Taiwan leader Chen Shui-bian is taking an "extremely dangerous road'' by tying the island to the war chariot of anti-China and anti-Communism forces in the United States, leading mainland experts on Taiwan affairs warned Tuesday.
"Chen has actually run into a game set by anti-China and anti-Communism forces in the United States and has become a pawn in their confrontation with China,'' said Xu Shiquan, director of the Institute of Taiwan Studies of the Chinese Academy of Social Sciences.
"But the real danger is that Chen himself still thinks he is the man who is running the game, although he is no more than a piece on the board.''
The expert clearly referred to the recent successive approvals by US President George W. Bush of the biggest arms sales to Taiwan to date and Chen's unprecedented transit through the United States on his way to Latin America.
"What Chen is doing greatly jeopardizes the interests of the mainstream Taiwan public and goes against their aspirations,'' Xu said.
The researcher made the comments after Chen unveiled his so-called new "five no's'' towards the mainland late Sunday night.
During his visit to Guatemala, Chen reportedly said his US stopover and the US sales of the biggest ever arms package to Taiwan were by no means provocative.
Chen said Taipei would by no means wrongly assess the cross-Straits ties and push for independence, and that Taiwan was not a chessman in a game but a man who plays the game, implying that the island was not being used by Washington against the Chinese mainland.
The other no's were that Taipei would not give up its sincerity and efforts to improve ties with Beijing, and that cross-Straits ties should not be tantamount to a "zero-sum'' game.
"Maybe there is competition between the two sides of the (Taiwan) Straits, but there must not be a war,'' Chen said.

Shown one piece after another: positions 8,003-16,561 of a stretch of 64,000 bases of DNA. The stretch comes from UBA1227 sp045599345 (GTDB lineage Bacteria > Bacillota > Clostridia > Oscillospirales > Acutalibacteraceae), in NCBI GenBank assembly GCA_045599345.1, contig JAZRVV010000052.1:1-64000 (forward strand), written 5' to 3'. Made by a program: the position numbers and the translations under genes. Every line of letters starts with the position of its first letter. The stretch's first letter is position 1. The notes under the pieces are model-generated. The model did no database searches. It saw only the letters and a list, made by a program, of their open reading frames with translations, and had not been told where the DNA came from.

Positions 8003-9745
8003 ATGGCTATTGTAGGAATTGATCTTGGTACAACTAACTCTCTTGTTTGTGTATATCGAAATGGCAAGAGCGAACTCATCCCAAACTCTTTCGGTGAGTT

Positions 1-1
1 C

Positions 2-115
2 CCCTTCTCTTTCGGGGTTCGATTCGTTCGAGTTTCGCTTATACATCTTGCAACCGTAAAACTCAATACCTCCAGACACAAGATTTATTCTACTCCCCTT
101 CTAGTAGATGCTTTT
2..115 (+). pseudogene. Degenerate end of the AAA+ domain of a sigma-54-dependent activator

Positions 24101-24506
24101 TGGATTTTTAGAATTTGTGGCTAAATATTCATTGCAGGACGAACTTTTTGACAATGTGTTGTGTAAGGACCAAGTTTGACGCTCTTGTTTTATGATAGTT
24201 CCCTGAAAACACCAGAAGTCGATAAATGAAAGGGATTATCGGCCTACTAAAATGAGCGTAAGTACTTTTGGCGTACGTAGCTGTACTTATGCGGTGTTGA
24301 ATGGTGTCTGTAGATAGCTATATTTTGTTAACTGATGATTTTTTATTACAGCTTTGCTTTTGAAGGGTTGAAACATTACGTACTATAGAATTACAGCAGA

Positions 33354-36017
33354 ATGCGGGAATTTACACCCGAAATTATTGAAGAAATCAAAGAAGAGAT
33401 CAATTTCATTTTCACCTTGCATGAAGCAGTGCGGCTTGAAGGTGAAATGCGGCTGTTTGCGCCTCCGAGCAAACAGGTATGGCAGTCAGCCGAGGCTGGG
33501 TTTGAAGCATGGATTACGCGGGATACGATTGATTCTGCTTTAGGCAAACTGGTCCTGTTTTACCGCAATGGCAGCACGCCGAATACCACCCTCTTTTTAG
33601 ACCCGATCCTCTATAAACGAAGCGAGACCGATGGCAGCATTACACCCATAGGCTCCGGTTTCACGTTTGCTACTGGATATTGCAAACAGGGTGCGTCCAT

When he took office last May, Chen said he would follow the "four no's,'' namely a pledge not to declare independence, not to change the "national title,'' not to push for "state-to-state'' relations to be included in the "constitution,'' and not to promote a referendum to change the status quo in regard to independence.
Xu, however, accused Chen of indulging in nothing more than word games and described Chen's new overture on cross-Straits ties as "empty talk.''
Chen has again revealed his penchant for playing with words by putting forward the so-called "new five no's,'' which is nothing more than putting old wine in new bottles.
'They (the new five no's) are of no real significance to the mainland at all,'' Xu said, implying that Chen has never been sincere about developing cross-Straits ties.
Xu said Chen's move is an apparent attempt to mislead world opinion and deceive the Taiwan public and is doomed to failure.
"One year after his coming to power, the leader has failed to break the stalemate facing cross-Straits. He is actually attempting to pass the buck to the mainland through his new five no's,'' Xu said.
But Chen, who is notorious for going back on his words, will find it really hard for him to win the trust of the world media, Xu said.
The best example was that Chen told American politicians and scholars during his stopover in New York that he would respect and recognize all agreements reached between the island and the mainland, but immediately qualified his statement.
On the same occasion, Chen negated his own words by denying the existence of the 1992 consensus reached between Beijing and Taipei, which commits both parties to the one-China policy, Xu said.
Professor Huang Jiashu of the Renmin University of China said the core question facing cross-Straits ties is for Chen to embrace the one-China principle and the 1992 consensus.
"There will not be any difficulty to break the current impasse in cross-Straits relations as long as the historical facts are recognized,'' Huang stressed.
The professor said Chen should come to realize the best interests of Taiwan people lie in stable cross-Straits ties, which will guarantee peace and economic development on both sides.